- The Aeronautical Information System Replacement (AISR) is an authorized source for s. To the extent available, Air Traffic Managers must permit review of AISR for s impacting the facility's area of jurisdiction, or an alternative authorized source; for example, the National Airspace System Aeronautical Information Management Enterprise System (FAA NAIMES) website at: .
Air traffic facility managers must determine which console equipment (VCE) positions require tailored checklists. The checklist must include as a minimum, the configuration map in use and the specific position eligibility/capability (classmark) adapted to maintain operational continuity.
Equipment trouble reports are normally delivered by air traffic personnel to Technical Operations Control Center personnel in person or by telephone. Locally developed procedures that are agreed to jointly by the air traffic and Technical Operations managers may be used for trouble reporting. In the absence of locally developed procedures, the following must apply: Trouble reports must specify the facility, sector and position affected and include a brief description of the problem. In addition:
- For air/ground communications problems, the frequency or frequencies affected must be specified.
“Atlanta Sector 66R side 123.4 no transmit.”
- For air/ground communications problems, the calling and the called locations must be specified.
“Seattle Sector 46D side hot line to Salt Lake City is not working.”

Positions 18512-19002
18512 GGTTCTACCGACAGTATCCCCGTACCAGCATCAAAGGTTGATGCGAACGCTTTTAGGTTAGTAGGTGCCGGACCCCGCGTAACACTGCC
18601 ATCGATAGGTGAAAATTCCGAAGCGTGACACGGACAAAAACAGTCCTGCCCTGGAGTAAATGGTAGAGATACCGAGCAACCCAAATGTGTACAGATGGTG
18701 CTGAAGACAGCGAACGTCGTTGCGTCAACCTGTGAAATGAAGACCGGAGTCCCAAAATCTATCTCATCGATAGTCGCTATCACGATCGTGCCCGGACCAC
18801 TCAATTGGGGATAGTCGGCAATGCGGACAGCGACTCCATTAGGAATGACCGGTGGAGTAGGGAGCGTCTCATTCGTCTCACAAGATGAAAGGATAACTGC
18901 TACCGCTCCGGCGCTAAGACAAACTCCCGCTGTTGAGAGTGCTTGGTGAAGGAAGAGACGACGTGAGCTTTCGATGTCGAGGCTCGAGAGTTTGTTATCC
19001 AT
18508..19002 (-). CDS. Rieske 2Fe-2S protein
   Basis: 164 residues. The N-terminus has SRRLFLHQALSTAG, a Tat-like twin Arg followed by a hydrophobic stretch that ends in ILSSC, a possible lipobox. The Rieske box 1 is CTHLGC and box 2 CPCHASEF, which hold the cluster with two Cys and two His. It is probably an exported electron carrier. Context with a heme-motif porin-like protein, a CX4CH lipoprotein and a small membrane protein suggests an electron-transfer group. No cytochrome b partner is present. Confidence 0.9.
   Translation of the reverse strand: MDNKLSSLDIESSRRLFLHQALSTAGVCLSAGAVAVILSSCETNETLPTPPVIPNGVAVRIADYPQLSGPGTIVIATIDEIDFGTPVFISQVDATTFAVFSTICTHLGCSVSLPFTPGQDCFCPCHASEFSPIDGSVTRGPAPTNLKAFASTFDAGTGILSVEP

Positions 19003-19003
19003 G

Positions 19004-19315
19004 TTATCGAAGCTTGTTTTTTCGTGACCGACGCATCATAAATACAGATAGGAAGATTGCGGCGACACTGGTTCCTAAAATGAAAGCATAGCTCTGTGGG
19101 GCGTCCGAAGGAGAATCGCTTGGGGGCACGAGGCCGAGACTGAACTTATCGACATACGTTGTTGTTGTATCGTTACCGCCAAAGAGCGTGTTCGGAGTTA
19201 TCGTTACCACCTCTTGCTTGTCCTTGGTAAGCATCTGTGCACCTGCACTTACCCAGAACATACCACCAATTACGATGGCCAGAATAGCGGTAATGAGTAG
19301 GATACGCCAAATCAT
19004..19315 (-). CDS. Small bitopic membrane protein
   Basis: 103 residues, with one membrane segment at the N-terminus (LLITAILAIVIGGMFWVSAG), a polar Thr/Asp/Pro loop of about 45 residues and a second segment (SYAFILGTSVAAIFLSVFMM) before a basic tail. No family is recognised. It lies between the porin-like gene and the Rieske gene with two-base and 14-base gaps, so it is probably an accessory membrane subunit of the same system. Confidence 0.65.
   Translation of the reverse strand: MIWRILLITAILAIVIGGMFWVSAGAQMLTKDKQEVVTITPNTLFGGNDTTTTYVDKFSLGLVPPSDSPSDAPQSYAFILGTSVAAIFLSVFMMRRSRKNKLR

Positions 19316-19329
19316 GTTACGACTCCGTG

The Facility Directives Repository (FDR) provides a centralized, automated web-based library for FAA employees to access all Letters of Agreement (LOA), Standard Operating Procedures (SOP), and FAA Facility Orders (FO) for Air Traffic Facilities throughout the National Airspace System.
Directive information for Flight Service Stations (LOAs, SOPs, FOs) will only be required for those located in Alaska.
- The Vice President's responsibility includes:
- The Vice President for En Route and Oceanic Services must develop processes within the service unit to ensure repository entry functions are discharged effectively.
- The Vice President for Terminal Services must develop processes within the service unit to ensure repository entry functions are discharged effectively.
- The Vice President for System Operations Services must administer user functions and develop processes within the service unit to ensure repository entry functions are discharged effectively.
- The Vice President for Operations Planning Services must administer system functions, provide access to the internet mirror site, and oversee the site operation and maintenance.